Monthly Garden Tips – September 2013

These fun tips are developed to provide a little guidance this season with urban agriculture and backyard gardening.  Enjoy!
For the month of September:
  • Check watering system
  • Start composting
  • Start pruning shrubs & trees
  • Harvest fruit
  • Weeding
  • Plant care
  • Soil building & mulch
  • Support bees & ladybugs
  • Plant veggie
Watch Your Watering.
If you’re like me, you’ve been getting a lot of rain, and capturing it!  Check you’re soil moisture before turning off the watering system.  If you’ve already turned it off, check your soil moisture before turning it back on.  The temperatures are dropping slowly, but there is also a lot of humidity still looming, so things may not be as dry as they appear.  Now may also be a good time the check and adjust your timer watering schedule.  Knowing the difference between watering volume and watering frequency might be useful:
Garden irrigation timer (RD-900)
Yep, I’m still saying it!  Compost! Compost! Compost!
Now is definitely a great time to be composting!  Just layer in your greens and browns, then all you have to do is water it.   Wet down the compost regularly (every-other-day, or daily of possible).   Even undisturbed compost can actually be quite active, and can significantly break down in 3-4months (bout end of summer).  Any material added to the compost, be sure to chop it up.  The smaller the material the better it breaks down.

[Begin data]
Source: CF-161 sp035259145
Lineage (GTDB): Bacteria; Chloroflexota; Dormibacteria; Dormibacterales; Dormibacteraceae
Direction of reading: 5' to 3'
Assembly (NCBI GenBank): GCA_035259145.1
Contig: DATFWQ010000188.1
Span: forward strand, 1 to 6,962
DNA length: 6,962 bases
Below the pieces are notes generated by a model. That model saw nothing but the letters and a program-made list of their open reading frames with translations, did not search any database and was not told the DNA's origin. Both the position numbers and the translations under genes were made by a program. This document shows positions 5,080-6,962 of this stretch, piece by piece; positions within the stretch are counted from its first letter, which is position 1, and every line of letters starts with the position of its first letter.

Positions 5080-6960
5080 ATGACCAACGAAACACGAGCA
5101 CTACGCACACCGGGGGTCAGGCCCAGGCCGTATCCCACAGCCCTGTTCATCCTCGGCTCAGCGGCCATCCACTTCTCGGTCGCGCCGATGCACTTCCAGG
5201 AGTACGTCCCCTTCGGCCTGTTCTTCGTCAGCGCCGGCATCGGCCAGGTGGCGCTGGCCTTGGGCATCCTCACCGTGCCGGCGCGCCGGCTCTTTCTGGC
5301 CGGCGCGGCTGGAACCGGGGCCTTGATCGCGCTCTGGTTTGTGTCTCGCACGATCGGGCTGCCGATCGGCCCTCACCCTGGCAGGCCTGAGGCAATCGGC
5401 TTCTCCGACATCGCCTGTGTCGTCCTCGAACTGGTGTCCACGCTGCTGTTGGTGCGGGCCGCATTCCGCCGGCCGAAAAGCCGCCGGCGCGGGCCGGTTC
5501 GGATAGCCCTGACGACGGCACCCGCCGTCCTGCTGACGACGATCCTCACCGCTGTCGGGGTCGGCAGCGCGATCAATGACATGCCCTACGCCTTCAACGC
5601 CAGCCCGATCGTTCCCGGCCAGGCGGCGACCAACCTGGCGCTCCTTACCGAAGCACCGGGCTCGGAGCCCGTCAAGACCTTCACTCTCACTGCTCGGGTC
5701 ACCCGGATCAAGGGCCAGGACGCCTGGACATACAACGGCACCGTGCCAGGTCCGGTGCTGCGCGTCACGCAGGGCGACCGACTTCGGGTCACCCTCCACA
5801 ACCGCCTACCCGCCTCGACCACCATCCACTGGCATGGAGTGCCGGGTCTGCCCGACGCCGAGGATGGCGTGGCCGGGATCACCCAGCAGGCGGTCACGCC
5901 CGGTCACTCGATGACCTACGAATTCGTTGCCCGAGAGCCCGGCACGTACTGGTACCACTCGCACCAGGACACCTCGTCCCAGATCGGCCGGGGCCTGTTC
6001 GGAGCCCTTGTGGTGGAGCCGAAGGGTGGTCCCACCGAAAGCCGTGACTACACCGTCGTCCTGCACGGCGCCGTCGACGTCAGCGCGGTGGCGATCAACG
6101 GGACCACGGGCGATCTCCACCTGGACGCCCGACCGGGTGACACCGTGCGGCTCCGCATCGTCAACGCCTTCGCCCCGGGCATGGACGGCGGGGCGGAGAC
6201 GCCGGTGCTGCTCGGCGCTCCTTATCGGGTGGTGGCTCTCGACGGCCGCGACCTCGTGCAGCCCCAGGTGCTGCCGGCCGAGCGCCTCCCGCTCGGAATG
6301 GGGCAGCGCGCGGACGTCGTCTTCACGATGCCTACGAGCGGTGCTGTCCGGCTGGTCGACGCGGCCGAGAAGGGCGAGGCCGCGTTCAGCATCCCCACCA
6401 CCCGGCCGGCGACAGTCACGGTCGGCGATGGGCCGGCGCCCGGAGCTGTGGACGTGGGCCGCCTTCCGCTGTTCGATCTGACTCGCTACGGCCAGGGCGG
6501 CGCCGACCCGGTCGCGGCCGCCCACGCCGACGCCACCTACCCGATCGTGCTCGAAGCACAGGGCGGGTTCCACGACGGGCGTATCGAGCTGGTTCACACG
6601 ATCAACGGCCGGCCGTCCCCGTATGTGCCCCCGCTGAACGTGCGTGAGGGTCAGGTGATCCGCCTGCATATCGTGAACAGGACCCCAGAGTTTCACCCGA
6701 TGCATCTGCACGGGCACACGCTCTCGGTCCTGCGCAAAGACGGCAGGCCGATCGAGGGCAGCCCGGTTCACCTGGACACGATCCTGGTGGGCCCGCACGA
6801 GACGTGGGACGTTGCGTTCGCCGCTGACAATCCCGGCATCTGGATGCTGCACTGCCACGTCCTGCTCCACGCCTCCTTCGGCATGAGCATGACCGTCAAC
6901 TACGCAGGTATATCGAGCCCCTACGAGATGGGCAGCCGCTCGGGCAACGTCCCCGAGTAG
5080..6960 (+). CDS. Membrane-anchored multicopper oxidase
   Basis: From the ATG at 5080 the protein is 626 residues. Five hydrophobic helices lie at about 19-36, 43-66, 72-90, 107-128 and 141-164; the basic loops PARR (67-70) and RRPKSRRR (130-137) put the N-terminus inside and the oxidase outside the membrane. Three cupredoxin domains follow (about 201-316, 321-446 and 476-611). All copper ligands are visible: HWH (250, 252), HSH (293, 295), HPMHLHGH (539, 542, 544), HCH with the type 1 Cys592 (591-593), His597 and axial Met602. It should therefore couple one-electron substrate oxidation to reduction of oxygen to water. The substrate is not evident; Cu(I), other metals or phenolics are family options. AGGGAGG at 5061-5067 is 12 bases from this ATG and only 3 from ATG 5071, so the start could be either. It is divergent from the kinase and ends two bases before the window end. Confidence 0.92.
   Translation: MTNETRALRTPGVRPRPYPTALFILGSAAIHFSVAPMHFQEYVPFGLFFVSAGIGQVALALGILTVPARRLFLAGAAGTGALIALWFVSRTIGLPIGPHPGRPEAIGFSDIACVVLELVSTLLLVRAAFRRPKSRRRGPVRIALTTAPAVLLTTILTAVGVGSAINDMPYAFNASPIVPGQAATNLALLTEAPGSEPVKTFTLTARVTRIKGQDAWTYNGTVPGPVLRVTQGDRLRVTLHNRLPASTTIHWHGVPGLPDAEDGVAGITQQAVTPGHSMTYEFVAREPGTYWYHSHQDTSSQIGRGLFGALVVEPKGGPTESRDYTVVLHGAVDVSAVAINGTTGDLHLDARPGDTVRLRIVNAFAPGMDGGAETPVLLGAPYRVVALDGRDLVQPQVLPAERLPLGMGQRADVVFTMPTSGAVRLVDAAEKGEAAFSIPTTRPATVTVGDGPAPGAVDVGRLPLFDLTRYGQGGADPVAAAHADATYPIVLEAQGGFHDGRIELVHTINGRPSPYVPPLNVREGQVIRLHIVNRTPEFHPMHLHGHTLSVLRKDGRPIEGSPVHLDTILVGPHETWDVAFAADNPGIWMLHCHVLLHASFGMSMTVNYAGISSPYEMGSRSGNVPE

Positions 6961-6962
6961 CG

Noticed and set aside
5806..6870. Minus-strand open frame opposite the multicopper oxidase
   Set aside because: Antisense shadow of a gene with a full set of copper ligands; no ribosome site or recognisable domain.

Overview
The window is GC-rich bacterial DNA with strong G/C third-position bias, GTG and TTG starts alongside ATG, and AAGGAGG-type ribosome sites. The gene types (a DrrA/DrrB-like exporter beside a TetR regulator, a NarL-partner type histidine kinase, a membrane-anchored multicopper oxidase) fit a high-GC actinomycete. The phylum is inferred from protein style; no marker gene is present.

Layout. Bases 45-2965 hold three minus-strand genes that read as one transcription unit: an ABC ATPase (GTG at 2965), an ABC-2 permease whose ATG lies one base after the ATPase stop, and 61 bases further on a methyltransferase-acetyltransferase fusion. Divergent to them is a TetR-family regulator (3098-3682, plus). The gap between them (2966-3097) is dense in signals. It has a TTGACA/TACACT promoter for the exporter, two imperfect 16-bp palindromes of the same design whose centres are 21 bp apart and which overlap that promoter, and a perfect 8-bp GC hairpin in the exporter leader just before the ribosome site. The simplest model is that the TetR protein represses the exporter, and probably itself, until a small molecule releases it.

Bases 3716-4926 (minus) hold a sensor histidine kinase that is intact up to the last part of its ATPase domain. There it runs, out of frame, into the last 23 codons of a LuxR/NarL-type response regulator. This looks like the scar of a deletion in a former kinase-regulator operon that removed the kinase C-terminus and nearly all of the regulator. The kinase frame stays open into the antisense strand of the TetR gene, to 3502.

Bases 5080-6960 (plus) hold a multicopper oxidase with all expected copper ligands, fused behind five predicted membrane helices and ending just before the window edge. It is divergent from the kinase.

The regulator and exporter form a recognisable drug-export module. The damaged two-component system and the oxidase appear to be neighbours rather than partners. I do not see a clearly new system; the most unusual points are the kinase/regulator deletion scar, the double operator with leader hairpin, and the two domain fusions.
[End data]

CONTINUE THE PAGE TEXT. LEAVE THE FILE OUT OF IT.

See my quick tips video on composting:
End of summer is a great time for pruning.  Taking off some excess weight on branches that got bushy from summer growth will minimize damage during the late summer monsoons and fall wind storms.  For those of you in the warm spots of the southwest (like me), go easy for now.  Only prune about 3-5 cuts off of plants each week. This allows a bit more sunlight into the interior of the plant, stimulating new foliage growth, without causing much stress.  This also encourages blooming for some plants.
For those in nicer climes, get a little more active with the pruning.  You can still do a good heavy pruning on your summer-loving plants.  This will allow them to spend the fall filling back in for winter.
For pruning trees, only do about 1-3 major cuts per week, if forecast temps stay below 105* degrees.  Higher than that, suspend pruning trees til cooler.  And no pruning fruit trees until temps are consistently below 102* degrees. They need the full protection of their canopy.